decided by the jury, who, as the repository of the community's conscience, can best determine when the mode of inflicting death is so shocking as to amount to extreme atrocity or cruelty." Commonwealth v. Connolly, supra, at 628. See Commonwealth v. Devlin, 126 Mass. 253 , 255. "It is not necessary, however, to show that such atrocity or cruelty was premeditated or that the defendant knew his conduct constituted extreme atrocity or cruelty." Commonwealth v. Appleby, 358 Mass. 407 , 415. Whether or not the defendant was intoxicated therefore is not a relevant consideration. See Commonwealth v. Gilbert, 165 Mass. 45 , 57-59; Commonwealth v. Appleby, supra, 416, n. 5.
The medical testimony showed that there were lacerations on the forehead, "over the eyelid to the left eye, and in front of the [left] ear." The lower left eyelid was swollen and reddish; there were abrasions on the left cheek, left ear lobe, chin and neck. The bones of the nose were crushed. The victim's lungs and windpipe were filled with blood and fluid, and the blood was coming from the crushed nose. This condition is called "aspiration of blood," which means "that the airways are filled with blood so no air can come through the windpipe . . . down to the bronchial tubes into the lungs." "The heart was slightly enlarged, but other than that, it was normal in every respect, and there were no abnormalities of the spleen or the liver, the kidneys, the gastrointestinal tract, except for the stomach, which was partially collapsed and also contained blood . . .. There was no evidence of fractures of the skull, and there was no hemorrhage, tumor or abscess, or any softening in the brain." The medical examiner's opinion was that the injuries were consistent "with kicking with a shoe" and that death was the "result of multiple blows to the head with fractures of nose and aspiration of blood."
The defendant contends that the physical injuries inflicted were not of the magnitude to warrant findings of extreme atrocity and cruelty. The extent of physical injuries is not, however, the sole governing test. "Our
cases have usually looked to the consciousness and degree of suffering of the victim, the disproportion between the means actually needed to inflict death and those employed, the instrumentalities employed and the extent of physical injury." Commonwealth v. Connolly, 356 Mass. 617 , 628. The defendant kicked his victim to death over a period of five to seven minutes during which time the victim lay motionless and unable any longer to cry for help. The defendant returned on four or five separate occasions to continue his brutal attack on the victim. The evidence was sufficient to warrant the jury in finding that "the crime was committed with such savagery and brutality as to constitute murder committed with extreme atrocity and cruelty." Commonwealth v. Feci, 235 Mass. 562 , 571. See Commonwealth v. Devlin, 126 Mass. 253 , 255; Commonwealth v. Devereaux, 256 Mass. 387 , 394; Commonwealth v. Bartolini, 299 Mass. 503 , 516; Commonwealth v. McGarty, 323 Mass. 435 , 440; Commonwealth v. Connolly, supra, at 628-629. Cf. Commonwealth v. Vaughn, 329 Mass. 333 , 337.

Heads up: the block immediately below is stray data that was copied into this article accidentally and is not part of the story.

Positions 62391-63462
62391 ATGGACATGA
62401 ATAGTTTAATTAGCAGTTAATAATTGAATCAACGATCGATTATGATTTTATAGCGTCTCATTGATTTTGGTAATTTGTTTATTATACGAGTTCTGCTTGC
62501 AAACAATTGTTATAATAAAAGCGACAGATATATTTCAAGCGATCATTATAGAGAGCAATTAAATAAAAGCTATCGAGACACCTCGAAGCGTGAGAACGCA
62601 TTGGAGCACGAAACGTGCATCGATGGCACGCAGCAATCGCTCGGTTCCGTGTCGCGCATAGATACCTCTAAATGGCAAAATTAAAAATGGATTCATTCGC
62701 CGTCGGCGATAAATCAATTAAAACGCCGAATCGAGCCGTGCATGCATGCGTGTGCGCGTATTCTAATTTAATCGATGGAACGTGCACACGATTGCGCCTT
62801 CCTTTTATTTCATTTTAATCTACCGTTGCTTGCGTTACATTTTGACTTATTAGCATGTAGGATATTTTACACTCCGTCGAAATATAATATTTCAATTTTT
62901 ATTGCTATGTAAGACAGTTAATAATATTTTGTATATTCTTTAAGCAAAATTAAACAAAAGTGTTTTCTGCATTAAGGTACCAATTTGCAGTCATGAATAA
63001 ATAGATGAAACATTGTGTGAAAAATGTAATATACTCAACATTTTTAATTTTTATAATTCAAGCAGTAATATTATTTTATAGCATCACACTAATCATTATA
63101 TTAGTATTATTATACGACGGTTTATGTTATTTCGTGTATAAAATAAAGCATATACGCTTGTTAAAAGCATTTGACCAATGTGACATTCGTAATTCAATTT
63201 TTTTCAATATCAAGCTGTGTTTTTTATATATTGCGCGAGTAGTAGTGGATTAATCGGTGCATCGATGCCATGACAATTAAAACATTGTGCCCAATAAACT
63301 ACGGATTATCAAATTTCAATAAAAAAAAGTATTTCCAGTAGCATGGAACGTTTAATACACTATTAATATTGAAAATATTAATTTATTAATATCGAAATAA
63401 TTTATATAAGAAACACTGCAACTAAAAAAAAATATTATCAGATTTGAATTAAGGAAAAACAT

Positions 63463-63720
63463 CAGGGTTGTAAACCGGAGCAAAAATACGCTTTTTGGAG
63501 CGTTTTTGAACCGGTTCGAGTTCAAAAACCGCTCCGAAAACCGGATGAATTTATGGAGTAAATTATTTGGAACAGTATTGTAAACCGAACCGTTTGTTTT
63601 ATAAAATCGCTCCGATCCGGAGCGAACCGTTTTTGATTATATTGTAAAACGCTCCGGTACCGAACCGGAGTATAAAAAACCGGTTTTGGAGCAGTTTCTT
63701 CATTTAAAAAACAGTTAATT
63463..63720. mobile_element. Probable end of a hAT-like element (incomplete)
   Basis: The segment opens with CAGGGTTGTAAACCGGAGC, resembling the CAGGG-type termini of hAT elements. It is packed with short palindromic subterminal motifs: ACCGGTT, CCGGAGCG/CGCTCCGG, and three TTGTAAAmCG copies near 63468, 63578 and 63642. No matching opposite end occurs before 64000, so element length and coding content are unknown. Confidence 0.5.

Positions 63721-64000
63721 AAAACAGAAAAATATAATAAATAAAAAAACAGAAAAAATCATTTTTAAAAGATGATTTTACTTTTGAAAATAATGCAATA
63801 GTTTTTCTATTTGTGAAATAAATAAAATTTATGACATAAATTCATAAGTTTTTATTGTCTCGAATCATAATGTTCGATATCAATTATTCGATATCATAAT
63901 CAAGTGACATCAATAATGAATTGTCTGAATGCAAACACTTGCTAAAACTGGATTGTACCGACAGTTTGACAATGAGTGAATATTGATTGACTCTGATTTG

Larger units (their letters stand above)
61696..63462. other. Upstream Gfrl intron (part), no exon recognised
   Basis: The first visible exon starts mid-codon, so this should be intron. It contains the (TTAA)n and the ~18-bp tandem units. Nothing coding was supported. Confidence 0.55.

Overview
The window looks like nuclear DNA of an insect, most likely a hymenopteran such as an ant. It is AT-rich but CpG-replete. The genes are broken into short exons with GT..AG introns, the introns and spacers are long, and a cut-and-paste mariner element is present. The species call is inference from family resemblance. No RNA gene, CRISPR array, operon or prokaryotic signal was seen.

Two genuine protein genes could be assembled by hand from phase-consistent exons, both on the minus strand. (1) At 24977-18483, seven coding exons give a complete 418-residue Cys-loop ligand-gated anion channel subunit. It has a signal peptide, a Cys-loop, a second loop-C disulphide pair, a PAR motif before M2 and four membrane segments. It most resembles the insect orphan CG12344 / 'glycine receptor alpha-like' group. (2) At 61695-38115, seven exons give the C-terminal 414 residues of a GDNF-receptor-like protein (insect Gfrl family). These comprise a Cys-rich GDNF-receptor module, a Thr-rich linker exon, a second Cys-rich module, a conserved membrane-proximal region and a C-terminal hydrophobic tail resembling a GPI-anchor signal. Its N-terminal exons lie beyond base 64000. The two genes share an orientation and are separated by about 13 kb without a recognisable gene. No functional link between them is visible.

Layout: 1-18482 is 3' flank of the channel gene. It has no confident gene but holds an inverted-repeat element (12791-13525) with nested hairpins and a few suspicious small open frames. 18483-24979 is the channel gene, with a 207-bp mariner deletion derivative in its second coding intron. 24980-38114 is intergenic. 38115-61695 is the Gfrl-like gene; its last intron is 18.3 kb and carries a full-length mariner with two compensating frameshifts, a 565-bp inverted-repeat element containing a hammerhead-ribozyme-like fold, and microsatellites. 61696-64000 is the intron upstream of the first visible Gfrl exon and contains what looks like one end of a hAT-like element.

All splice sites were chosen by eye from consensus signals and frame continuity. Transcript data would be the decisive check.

In addition, "[t]he injuries inflicted on the deceased showed a conscious and fixed purpose to kill continuing for a length of time and warranted a finding of murder with deliberately premeditated malice aforethought." Commonwealth v. Bonomi, 335 Mass. 327 , 356. See Commonwealth v. Tucker, 189 Mass. 457 , 486-496; Commonwealth v. Bartolini, supra, at 515-516; Commonwealth v. Brooks, 308 Mass. 367 , 369. There was conflicting evidence as to the extent of intoxication at the time of the killing; the defendant's testimony indicating that he was drunk, and the police officers testifying as to his sobriety. The jury could properly conclude that the defendant was sufficiently sober so that he was capable of forming a deliberately premeditated intention to kill. See Commonwealth v. Rogers, 351 Mass. 522 , 532-533, cert. den. sub nom. Rogers v. Massachusetts, 389 U.S. 991; Commonwealth v. Rollins, 354 Mass. 630 , 634-635.
This court has already decided "that G. L. c. 265, Section 1, is not void for vagueness. The statutory language of
`extreme atrocity or cruelty' has been applied frequently and for many years. These words convey `sufficiently definite warning as to the proscribed conduct when measured by common understanding and practices.' United States v. Petrillo, 332 U.S. 1, 8." Commonwealth v. Eisen, 358 Mass. 740 , 747. [Note 1]
The defendant's claim as to a conflict between himself and counsel as affecting the outcome of the case is not persuasive.
We have reviewed the entire evidence and are of opinion that justice does not require a new trial or the entry of a verdict of a lesser degree of guilt. G. L. c. 278, Section 33E.
[Note 1] Habeas corpus was granted on other grounds. Eisen v. Picard, 452 F. 2d 860, 865 (1st Cir.).